Aaron Rodgers has COVID after misleading about vaccine status: What's next?

The Green Bay Packers quarterback said he had been "immunized" in August and has flouted safety measures since

By Kylie Cheung

Published November 4, 2021 7:05PM (EDT)

Aaron Rodgers #12 of the Green Bay Packers (Stacy Revere/Getty Images)
Aaron Rodgers #12 of the Green Bay Packers (Stacy Revere/Getty Images)

Days before one of the Green Bay Packers' biggest games of the season against the Kansas Chiefs, quarterback and occasional "Jeopardy!" guest host Aaron Rodgers is in hot water.

Rodgers has tested positive for COVID and reportedly doesn't meet the NFL and the Players Association's standards for being "fully vaccinated" either, despite misleading statements that he was, reports USA Today 

In August, when asked whether he had been vaccinated, Rodgers responded, "Yes, I've been immunized." According to NFL.com, Rodgers had petitioned the NFL to recognize a homeopathic treatment he'd received from his personal doctor to "raise his antibody levels" as equal to one of the league's three approved vaccines. The petition was denied, but Rodgers continued to misleadingly represent himself as fully vaccinated.

At the same time in August that Rodgers had answered "yes" to a question about being vaccinated, he also stood up for players who have chosen not to be vaccinated, as if he weren't one of them. "There's guys on the team that haven't been vaccinated. I think it's a personal decision. I'm not going to judge those guys," Rodgers told reporters at the time. "There's guys that have been vaccinated that have contracted COVID. So it's an interesting issue."

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With news that Rodgers has COVID and isn't vaccinated, all eyes are on the Green Bay Packers leadership and the NFL at large for what will happen next. Days after being spotted at a Halloween party grooving as John Wick, Rodgers now has COVID, and won't be allowed to return to the field or team practice facilities for 10 days, even if he is asymptomatic, per league guidelines.

But as Rodgers' behavior since deceiving reporters about his vaccination status in August falls under greater scrutiny, it's clear the reigning MVP has been breaking at least one of the league's safety protocols: Rodgers has given interviews indoors maskless on numerous occasions, despite the rule that unvaccinated players are to wear masks "at all times when inside the Club facility" and are also subject to daily PCR testing.

While a source tells USA Today that Rodgers has complied with daily COVID testing, it's not clear whether he's complied with the numerous other safety requirements for unvaccinated players, such as not coming within six feet of unvaccinated players while traveling and eating. NFL spokesperson Brian McCarthy has said the league is "aware of the current situation in Green Bay and will be reviewing with the Packers," but as of Thursday, it's still not clear what actions will be taken to penalize Rodgers, or keep other players and workers at the facility safe.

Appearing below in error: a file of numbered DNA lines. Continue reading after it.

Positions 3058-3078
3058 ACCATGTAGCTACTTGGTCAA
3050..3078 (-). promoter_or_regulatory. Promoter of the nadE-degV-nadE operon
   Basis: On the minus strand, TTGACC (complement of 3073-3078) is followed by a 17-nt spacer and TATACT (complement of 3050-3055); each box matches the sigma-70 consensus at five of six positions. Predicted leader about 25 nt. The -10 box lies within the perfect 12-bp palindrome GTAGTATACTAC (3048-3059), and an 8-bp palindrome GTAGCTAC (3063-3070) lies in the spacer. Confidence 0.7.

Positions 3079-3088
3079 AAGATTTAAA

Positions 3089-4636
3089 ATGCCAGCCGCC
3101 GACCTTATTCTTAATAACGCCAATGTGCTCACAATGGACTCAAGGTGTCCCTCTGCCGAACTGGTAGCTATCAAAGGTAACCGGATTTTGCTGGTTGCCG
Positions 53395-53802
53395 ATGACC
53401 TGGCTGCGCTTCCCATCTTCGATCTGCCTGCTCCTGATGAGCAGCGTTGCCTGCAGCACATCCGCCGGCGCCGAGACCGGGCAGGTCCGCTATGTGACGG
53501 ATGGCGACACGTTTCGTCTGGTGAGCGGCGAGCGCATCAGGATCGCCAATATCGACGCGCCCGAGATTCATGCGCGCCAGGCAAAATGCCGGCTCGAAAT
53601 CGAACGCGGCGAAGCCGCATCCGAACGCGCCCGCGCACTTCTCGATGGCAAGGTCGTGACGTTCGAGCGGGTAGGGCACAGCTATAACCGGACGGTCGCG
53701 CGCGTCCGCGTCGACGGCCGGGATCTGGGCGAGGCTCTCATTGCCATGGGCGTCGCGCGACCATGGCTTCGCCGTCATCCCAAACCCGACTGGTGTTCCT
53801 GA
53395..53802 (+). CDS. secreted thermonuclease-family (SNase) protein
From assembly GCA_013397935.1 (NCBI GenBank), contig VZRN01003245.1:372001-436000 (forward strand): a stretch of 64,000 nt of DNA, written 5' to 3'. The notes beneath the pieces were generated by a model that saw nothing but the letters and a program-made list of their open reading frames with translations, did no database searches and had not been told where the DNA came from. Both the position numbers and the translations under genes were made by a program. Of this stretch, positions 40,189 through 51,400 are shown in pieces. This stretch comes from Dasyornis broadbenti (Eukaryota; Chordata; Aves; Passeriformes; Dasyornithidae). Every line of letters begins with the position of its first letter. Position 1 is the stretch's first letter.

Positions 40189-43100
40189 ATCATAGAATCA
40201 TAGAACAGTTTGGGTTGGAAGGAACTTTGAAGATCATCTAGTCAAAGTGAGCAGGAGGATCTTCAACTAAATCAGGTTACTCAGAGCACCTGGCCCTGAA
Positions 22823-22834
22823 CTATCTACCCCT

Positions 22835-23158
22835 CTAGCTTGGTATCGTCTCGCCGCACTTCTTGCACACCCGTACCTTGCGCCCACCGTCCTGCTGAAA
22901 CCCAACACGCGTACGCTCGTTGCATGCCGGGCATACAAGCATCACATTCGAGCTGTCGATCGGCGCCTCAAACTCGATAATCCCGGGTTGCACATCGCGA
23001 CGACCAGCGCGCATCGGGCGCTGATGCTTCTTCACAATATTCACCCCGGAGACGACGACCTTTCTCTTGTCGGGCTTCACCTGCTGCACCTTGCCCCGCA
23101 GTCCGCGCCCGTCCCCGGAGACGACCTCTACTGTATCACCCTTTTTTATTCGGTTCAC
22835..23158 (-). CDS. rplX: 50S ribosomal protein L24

According to ESPN, the NFL can fine players at least $14,650 on their first offense for violating COVID-19 protocols, with a maximum of $50,000. However, the NFL said in a Wednesday statement that "the primary responsibility" for enforcing COVID-19 protocols lies with the team, rather than the league. Meanwhile, the NFL has said it will "review the matter" unfolding within the Green Bay Packers and cited other teams that have been disciplined for protocol violations, including the New Orleans Saints, Las Vegas Raiders, New England Patriots, and others. 


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The NFL is notably just one of many sports leagues that have had to grapple with the safety risks of players refusing to be vaccinated, and all leagues are handling the matter differently. Where the WNBA took a more proactive role as the league's player association led an education program and one-on-one outreach about the program, leading to more than 99% of the league being vaccinated, other sports leagues have struggled like the NFL. 

The NBA's vaccination policies have been similar to the NFL's, including a requirement for frequent testing, and not being allowed to eat in the same room with vaccinated teammates or staff, having lockers as far away from vaccinated players as possible, and staying masked and at least six feet away from anyone else in any team meeting. 

But where the NFL continues to pay unvaccinated players who miss games, and only docks their pay if they cause an outbreak that leads to a forfeit, the NBA docks the pay of unvaccinated players who are forced to sit out of games in cities due to individual cities' pandemic restrictions. Currently, Brooklyn Nets star Kyrie Irving has been forced to sit out from games indefinitely, not because the NBA requires him to be vaccinated, but because he would miss too many games due to New York City indoor vaccination requirements, prompting Brooklyn Nets leadership to decide to sit him out.

As fans and media continue to speculate about Rodgers' vaccination status, health and behavior, Packers fans are hoping Rodgers will be able to rejoin the team by the day before the Packers' Nov. 14 game against the Seahawks. Of course, this will only be possible if he tests negative and is asymptomatic at the 10-day mark by Nov. 13 next week.

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Kylie Cheung

Kylie Cheung is a staff writer at Salon covering culture. She is also the author of "A Woman's Place," a collection of feminist essays. You can follow her work on Twitter @kylietcheung.

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Aaron Rodgers Aggregate Covid-19 Green Bay Packers Nfl Vaccines